We spent the summer waiting for this large retrospective of Gérard Garouste’s paintings and no one was disappointed at the opening at Centre Pompidou! Sophie Duplaix, the very discreet curator of the show, dialogued with the artist who seemed extremely happy in his elegant blazer, light pants and brown suede shoes. We talked about his decor at the Privilège in the Palace night club which launched him with the general public in 1978 and how upset he was when he discovered it had been destroyed after Fabrice Emaer died. Garouste’s sensitivity and great intelligence strike the eye throughout the show. It is a major discovery, even for those who have followed his work through the Durand Dessert and Templon countless exhibitions. And the size of most works is astonishing.
Bernard Blistène had already shown his work at Centre Pompidou in 1986, but Gérard Garouste, whose paintings are mostly owned by private collectors, has never been successful abroad, even though Leo Castelli, Daniel Templon’s mentor, showed him early on in New York in 1985 and 1987. Garouste was always diffident of conceptual art which was so highly considered at the time and has applied his talent at drawing and painting. His first works revisited art history, classical painters (Tintoretto and El Greco) and literary works such as Dante’s “Divine Comedy” and Cervantes’ “Don Quixote”.
He very often appears in his pictures and so does his wife Elisabeth, whose pretty face and dark hair are a constant presence. Their three children are also featured in the show with fabulous portraits. There are images from his childhood in Burgundy with the Rosselin Circus, a scene inspired by his father’s psychotic behavior in “One for the road” and a vision of the kitchen where his aunt slept on a folded iron “Apple-Pie”bed.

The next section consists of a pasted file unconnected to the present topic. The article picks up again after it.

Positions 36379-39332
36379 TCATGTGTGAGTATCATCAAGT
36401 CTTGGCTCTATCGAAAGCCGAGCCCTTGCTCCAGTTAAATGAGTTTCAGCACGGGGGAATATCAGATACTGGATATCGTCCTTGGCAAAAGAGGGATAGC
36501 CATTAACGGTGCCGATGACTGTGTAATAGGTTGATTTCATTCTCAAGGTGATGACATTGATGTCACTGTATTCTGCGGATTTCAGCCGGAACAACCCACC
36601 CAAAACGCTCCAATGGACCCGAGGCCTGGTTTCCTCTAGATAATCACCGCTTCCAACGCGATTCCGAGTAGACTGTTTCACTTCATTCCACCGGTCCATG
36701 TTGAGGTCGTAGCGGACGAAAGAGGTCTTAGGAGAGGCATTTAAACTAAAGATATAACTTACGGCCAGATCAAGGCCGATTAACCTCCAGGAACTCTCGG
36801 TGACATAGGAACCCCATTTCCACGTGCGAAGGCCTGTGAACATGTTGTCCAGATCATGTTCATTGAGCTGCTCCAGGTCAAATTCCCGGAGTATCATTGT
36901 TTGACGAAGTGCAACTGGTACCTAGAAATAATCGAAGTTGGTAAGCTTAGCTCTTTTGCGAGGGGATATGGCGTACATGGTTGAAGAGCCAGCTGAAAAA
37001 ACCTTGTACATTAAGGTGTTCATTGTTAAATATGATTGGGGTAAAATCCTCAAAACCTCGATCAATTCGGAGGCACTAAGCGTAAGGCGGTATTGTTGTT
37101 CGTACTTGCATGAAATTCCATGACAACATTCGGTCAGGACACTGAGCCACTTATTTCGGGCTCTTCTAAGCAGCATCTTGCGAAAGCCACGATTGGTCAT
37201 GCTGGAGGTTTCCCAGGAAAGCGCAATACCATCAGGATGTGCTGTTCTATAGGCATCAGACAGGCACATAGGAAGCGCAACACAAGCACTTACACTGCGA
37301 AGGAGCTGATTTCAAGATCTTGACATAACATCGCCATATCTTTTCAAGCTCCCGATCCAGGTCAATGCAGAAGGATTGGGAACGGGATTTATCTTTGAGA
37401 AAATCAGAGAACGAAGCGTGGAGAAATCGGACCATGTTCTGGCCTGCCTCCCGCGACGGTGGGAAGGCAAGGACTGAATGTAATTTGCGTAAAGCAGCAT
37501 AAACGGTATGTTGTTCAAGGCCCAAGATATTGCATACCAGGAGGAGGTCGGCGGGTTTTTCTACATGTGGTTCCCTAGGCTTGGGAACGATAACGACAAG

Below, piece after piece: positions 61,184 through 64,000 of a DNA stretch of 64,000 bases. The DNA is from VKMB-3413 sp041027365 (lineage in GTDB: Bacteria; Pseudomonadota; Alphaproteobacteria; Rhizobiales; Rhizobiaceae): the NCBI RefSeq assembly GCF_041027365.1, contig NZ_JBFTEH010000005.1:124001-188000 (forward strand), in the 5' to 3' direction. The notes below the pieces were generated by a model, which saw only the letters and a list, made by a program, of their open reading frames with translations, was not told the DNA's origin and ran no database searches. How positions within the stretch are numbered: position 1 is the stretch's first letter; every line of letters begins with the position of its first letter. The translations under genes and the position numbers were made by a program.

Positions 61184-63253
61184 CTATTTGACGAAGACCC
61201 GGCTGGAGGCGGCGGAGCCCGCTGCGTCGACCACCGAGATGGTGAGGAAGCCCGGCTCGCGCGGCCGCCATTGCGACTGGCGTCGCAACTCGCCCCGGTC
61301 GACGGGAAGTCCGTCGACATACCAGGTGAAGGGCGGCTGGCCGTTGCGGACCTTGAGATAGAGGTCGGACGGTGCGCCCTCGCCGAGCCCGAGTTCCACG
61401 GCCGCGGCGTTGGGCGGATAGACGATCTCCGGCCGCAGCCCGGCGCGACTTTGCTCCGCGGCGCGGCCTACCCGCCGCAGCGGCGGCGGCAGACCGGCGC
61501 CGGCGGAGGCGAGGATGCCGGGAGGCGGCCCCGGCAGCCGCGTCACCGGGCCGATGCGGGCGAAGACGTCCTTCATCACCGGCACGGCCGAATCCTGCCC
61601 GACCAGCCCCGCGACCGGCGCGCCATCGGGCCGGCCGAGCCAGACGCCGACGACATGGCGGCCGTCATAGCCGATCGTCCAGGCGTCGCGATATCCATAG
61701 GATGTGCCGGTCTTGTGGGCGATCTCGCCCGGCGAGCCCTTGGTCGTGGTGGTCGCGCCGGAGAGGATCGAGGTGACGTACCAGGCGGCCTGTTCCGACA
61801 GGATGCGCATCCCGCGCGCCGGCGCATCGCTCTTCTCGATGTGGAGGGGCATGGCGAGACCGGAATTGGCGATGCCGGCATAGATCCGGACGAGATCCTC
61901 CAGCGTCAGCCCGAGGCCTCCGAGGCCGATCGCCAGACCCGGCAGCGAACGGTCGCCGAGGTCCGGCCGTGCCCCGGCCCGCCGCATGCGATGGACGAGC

One of the very impressive paintings is “Orion” a large diptych bought early on by architect Jean Michel Wilmotte. It takes a whole wall in one of the first rooms and I had never seen it before. A strange vision of a pregnant woman riding a horse naked “Ave Eva” is “an approximate approach” of the flight into Egypt. Garouste is very passionate about Biblical studies and since 1990, he has undertaken the weekly study of the Talmud and Midrash with a rabbi friend, Marc-Alain Ouaknin, after learning Hebrew. Tamar and Esther are two characters which feature in the show.
His mental health and psychological instability are a constant topic of interest also, which he described with great talent in “l’Intranquille” written with Judith Perrignon. The English translation can be acquired from Galerie Templon. It is the story of how he went in and out of Hôpital Sainte Anne, a psychiatric unit in Paris. How he tamed his thoughts and managed to produce these fabulous paintings.
His work in the theatre is also important and the portrait of director Jean Michel Ribes is extraordinary. When Jacques Chirac was mayor of Paris, he was commissioned to do the curtain of Théâtre du Châtelet in 1988 and it is still used today.
The exhibition is on at Centre Pompidou, until January 2, 2023. Don’t wait another minute to go, it is magical.
Share this Post